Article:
The benefits: Proposition #1

I’m having an evening off from coding so, instead, have decided to do a quick blog…

One of the challenges of introducing something completely new to schools (at least, as far as I know) is helping people to understand the value that it brings. I previously listed 10 reasons for using certainty-based assessment but it’s rather academic. Now I’m going to start working this into a pitch (a ‘value proposition’ as sales-types would put it) focusing on three core needs. Here is my initial draft for proposition 1.

1. Assessment that genuinely informs teaching and learning.
You would have to had been living on another planet for decades to have missed the promotion of Assessment for Learning. The principle is not one that anyone argues against – assessment with meaningful feedback is undoubtedly a powerful driver of learning. In practice, the implementations have been extremely variable with a general trend towards less rigour and formality than used for ‘summative’ assessments. During my teacher training, for example, it was implied that ‘Assessment for Learning’ could be used to describe pretty much any activity that had some element of feedback.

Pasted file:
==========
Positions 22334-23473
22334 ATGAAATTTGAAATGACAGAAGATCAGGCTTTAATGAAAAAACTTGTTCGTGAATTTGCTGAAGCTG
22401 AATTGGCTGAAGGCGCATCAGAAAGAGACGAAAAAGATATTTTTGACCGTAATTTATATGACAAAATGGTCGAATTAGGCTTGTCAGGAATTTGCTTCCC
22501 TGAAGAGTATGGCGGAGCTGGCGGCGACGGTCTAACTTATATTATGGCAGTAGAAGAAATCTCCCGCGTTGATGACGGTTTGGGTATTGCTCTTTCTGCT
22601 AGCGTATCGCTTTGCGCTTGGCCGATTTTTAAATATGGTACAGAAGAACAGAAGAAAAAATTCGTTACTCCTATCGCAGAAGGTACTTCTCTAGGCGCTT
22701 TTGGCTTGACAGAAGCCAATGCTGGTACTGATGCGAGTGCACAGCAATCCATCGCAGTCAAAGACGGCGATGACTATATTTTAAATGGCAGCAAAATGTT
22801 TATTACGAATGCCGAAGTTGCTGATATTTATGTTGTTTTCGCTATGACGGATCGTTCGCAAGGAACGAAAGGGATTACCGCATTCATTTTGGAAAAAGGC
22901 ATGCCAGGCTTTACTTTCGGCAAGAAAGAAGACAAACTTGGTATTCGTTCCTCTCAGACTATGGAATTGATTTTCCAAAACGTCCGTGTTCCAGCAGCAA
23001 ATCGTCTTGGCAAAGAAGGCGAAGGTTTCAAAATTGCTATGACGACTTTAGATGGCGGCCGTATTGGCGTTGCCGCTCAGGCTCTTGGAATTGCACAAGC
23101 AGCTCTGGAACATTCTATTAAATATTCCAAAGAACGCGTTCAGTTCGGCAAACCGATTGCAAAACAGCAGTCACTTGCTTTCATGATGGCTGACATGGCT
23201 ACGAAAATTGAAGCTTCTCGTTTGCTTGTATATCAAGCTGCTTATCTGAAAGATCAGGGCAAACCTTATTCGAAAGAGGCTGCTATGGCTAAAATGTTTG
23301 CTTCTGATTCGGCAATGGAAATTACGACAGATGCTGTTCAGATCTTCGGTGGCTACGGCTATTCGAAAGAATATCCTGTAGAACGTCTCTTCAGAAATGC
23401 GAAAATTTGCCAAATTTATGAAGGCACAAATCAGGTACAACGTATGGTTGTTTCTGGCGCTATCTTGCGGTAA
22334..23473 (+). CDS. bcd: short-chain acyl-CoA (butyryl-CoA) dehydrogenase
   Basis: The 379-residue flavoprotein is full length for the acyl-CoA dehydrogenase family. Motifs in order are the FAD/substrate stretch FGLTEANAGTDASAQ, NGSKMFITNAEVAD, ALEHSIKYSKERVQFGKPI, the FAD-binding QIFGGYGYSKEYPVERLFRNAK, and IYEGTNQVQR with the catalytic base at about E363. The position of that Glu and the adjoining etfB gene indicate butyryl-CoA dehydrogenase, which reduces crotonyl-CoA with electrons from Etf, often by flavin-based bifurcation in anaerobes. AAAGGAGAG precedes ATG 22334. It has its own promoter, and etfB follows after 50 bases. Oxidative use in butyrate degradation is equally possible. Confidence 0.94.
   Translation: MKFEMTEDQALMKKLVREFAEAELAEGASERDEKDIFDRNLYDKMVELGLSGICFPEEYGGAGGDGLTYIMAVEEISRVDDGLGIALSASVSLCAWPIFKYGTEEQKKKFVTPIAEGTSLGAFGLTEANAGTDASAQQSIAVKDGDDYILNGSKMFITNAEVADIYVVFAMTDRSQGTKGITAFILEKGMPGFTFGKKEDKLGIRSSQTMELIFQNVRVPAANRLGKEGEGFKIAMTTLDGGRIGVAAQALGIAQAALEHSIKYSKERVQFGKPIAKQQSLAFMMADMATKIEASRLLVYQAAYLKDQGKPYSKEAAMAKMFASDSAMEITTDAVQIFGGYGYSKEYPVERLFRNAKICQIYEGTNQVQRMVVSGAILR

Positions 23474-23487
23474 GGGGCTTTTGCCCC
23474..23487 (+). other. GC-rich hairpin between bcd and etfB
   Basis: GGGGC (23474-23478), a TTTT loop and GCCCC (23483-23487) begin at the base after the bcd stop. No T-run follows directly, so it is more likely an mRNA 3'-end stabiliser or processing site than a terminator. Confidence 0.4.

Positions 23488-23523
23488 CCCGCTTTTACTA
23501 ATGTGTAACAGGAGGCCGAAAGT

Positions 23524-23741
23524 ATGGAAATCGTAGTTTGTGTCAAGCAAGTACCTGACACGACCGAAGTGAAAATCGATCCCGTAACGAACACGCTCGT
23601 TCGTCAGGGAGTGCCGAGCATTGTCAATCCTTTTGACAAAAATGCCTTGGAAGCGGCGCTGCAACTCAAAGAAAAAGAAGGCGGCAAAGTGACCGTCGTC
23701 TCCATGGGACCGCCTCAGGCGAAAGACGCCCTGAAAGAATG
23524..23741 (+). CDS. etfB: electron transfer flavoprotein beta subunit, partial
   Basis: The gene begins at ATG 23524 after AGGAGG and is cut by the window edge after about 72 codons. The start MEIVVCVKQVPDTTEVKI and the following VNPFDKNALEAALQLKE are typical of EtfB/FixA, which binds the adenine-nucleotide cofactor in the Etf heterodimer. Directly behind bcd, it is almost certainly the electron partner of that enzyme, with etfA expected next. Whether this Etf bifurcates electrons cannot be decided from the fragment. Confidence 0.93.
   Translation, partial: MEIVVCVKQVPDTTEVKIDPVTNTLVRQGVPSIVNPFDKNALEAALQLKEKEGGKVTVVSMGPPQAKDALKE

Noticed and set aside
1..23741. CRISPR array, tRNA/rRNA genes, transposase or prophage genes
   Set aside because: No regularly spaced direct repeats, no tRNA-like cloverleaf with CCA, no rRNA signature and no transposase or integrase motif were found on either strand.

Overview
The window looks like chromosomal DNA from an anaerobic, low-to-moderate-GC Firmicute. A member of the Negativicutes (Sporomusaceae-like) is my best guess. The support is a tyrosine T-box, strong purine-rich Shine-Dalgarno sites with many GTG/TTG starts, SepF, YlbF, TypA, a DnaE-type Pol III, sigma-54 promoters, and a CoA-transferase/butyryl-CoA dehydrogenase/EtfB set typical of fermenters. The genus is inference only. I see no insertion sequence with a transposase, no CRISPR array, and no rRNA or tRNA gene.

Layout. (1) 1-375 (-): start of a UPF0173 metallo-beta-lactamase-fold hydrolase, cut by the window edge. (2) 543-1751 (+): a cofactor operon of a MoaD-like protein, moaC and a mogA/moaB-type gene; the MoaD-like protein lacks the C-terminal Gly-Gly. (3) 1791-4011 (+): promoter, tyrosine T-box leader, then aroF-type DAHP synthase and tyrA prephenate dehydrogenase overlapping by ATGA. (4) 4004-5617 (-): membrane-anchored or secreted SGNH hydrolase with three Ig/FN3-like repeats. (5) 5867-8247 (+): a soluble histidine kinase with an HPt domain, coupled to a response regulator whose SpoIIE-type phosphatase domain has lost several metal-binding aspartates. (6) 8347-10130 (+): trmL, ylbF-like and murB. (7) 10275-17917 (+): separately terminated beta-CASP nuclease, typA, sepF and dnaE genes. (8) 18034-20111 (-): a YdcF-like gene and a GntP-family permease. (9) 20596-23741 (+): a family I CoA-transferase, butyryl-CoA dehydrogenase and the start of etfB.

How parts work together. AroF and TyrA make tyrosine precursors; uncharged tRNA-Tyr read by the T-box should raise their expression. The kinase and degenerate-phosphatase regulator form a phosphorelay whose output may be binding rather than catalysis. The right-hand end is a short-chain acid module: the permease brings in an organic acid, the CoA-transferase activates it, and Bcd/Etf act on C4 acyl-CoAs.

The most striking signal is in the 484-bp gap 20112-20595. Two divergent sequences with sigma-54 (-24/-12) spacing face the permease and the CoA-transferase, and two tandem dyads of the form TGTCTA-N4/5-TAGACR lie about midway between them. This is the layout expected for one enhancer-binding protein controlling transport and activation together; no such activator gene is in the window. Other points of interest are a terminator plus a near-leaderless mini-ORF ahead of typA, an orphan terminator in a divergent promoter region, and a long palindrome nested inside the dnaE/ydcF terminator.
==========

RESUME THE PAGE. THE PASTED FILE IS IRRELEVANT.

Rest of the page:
What do you really know? offers an assessment method that is great for integrating into learning sequences and delivers the type of feedback that can drive learning in a specific and useful way.

Pupils receive instant feedback on their answers where it is clear what the next steps are – whether it means rehearsal and practice to embed a concept or unlearning/relearning something they have misunderstood. There is always more to strive for – a higher score to achieve – until the pupil is confident in their knowledge.

Individual test results give teachers a previously unavailable insight into what their pupils have grasped and what they have not. This allows the teacher to pitch lessons much more accurately to build on the level of understanding in the room. It also enables targeted interventions to deal with those misconceptions that undermine progress.

Finally, rigorous and granular assessment helps those trying to understand trends at cohort level enabling them to improve learning in the long term. The detail from these assessments provides new evidence to inform the design of curricula and learning sequences.

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